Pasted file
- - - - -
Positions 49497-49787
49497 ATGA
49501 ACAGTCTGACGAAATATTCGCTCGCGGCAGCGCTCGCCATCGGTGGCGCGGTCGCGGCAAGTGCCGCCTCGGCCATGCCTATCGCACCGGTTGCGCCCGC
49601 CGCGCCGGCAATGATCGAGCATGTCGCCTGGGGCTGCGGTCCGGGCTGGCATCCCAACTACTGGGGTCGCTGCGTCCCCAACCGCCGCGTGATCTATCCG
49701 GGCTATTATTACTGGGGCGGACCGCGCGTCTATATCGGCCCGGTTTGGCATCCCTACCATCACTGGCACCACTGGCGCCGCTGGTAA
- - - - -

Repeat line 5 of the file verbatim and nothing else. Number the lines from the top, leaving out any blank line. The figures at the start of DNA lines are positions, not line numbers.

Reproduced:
49701 GGCTATTATTACTGGGGCGGACCGCGCGTCTATATCGGCCCGGTTTGGCATCCCTACCATCACTGGCACCACTGGCGCCGCTGGTAA